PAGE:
One place in particular was of interest. Rosslyn Chapel in Scotland has been attributed by many popular books as being an early building by the templars, or at least by their sympathisers. Is it in fact of interest to freemasons today? Certainly there are frequent masonic day trips to the place by the bus load.

It was never recognised by the Catholic church as a place of worship, which of course would make sense if my theory were correct. Interestingly, during the Protestant Reformation, the surrounding castle was laid waste but the chapel itself was not damaged. I wondered if the reason for this could have been the revelation of an anti-Catholic message within the chapel. This would certainly explain why the church was spared. According to documentation there were at least discussions between the chapels guardian and the leader of the army at the time. However the reason it was spared is not known except for the popular notion that it was because it was so intricate and beautiful. However this didn't stop the same army destroying some of the finest cathedrals throughout Britain.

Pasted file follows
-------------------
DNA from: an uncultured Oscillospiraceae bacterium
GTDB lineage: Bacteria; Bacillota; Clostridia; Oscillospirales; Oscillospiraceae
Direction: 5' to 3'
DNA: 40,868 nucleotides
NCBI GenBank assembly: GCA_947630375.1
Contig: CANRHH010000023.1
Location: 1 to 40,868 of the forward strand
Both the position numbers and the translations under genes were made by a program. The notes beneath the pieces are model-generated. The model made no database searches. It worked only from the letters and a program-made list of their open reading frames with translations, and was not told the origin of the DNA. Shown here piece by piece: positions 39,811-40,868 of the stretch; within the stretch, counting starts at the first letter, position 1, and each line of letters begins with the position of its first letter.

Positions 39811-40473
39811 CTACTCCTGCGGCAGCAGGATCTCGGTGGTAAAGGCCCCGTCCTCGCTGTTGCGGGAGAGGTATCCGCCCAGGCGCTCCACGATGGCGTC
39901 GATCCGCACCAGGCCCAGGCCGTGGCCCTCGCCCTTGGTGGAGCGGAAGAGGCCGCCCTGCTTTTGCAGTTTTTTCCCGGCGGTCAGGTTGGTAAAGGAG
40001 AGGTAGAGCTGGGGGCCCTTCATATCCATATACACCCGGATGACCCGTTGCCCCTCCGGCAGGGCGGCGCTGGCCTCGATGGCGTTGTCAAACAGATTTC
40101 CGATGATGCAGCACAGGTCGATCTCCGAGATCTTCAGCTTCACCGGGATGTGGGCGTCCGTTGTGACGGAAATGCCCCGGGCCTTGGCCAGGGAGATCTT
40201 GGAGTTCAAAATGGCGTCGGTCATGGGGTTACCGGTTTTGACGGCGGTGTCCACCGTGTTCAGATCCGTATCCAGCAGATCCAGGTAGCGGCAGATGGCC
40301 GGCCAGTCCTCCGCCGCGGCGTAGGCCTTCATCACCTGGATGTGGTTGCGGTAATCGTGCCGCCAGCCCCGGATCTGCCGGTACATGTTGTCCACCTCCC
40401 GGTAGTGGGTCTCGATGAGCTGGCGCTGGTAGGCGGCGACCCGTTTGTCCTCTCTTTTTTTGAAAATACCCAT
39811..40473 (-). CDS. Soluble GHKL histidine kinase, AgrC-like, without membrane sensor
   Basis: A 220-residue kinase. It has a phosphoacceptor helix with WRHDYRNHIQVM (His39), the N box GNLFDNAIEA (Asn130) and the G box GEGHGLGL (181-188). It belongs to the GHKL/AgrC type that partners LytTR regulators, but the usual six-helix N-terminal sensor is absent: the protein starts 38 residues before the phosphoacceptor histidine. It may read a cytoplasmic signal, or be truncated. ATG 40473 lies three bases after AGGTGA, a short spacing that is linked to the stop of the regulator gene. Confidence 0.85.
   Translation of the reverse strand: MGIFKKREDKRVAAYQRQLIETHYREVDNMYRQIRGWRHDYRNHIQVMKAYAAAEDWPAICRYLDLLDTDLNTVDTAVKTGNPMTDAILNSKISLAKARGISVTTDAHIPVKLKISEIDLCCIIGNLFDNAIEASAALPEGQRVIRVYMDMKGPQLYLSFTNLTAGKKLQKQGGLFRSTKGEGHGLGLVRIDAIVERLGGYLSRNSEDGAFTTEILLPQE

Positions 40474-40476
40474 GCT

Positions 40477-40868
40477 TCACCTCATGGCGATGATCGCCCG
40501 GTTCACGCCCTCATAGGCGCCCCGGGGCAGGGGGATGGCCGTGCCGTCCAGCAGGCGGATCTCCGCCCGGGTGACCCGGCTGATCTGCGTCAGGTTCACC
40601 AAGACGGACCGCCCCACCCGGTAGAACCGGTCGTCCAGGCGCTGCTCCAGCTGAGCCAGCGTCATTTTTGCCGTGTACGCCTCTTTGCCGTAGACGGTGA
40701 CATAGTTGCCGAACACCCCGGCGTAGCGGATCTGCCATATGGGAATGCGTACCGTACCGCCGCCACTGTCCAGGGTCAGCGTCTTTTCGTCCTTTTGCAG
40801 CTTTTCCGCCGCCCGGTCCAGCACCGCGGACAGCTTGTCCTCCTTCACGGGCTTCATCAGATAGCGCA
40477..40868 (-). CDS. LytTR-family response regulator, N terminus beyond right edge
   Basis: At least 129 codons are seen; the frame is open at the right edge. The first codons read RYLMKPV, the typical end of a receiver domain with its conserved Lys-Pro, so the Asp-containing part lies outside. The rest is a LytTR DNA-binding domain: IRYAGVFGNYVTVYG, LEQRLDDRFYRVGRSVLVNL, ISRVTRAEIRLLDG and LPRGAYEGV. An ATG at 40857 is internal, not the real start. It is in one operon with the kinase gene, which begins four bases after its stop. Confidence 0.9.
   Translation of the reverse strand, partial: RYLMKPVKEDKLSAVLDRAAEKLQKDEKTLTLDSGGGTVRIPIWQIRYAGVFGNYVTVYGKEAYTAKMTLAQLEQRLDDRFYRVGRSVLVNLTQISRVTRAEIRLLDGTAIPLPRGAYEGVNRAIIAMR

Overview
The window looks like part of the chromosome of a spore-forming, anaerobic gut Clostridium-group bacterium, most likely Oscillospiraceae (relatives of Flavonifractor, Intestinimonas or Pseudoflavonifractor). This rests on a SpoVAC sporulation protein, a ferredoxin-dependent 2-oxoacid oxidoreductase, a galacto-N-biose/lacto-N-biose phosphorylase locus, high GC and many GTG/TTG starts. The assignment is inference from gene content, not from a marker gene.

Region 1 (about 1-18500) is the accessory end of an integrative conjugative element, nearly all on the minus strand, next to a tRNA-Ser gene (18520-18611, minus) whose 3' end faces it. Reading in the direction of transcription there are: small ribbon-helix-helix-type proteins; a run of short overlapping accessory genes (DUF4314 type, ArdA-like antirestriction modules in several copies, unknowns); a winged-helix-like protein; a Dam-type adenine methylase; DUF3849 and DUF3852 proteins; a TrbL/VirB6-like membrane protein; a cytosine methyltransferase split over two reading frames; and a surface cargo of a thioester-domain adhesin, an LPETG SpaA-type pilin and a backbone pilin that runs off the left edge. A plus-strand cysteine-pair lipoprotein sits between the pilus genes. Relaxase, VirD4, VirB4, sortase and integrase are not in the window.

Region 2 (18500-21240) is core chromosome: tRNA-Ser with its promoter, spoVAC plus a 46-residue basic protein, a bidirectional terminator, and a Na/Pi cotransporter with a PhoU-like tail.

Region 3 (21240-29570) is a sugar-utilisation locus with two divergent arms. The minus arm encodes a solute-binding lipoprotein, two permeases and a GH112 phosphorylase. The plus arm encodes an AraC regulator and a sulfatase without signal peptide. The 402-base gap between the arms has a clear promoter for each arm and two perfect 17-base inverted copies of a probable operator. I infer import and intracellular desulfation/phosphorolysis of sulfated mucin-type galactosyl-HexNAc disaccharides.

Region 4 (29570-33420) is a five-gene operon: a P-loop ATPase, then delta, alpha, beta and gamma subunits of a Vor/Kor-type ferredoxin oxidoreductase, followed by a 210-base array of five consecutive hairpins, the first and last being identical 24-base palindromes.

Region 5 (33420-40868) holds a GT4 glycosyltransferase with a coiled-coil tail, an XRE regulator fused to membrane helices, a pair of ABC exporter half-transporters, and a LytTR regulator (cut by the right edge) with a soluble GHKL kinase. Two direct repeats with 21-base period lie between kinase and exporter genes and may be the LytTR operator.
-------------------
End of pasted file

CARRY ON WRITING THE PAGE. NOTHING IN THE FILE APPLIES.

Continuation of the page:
Upon my first visit to Rosslyn I wanted to verify the things I had read in the books and also the photographs I had seen. By and large the books focus on the apprentice pillar. However, in one particular and popular pro-masonic publication, a number of things were cited which simply 'didn't fit' or weren't there. The obvious tactic being that very few readers would actually verify what was 'reported'? I had almost become used to such by this time, in a literary sense. Mis-information is extremely common in this particular area :-smoke. Yet it only served to make me more curious.

Certainly many religions are depicted there and are highlighted by the tourist publications. Free Masonic Symbolism is also present and is happily described by the information which can be bought over the tourist counter.

Are there any depiction's which could directly relate to catharian beliefs? Many. One in particularly caught my attention, not because it was a particularly fine example but because it was mentioned in the pro-masonic publication I referred to above. It showed 'Moses' holding the ten commandments with horns on his head (obviously hinting that he represented the devil). The book referred to it in a jocular fashion asking the question why should this be? Ho-ho very funny.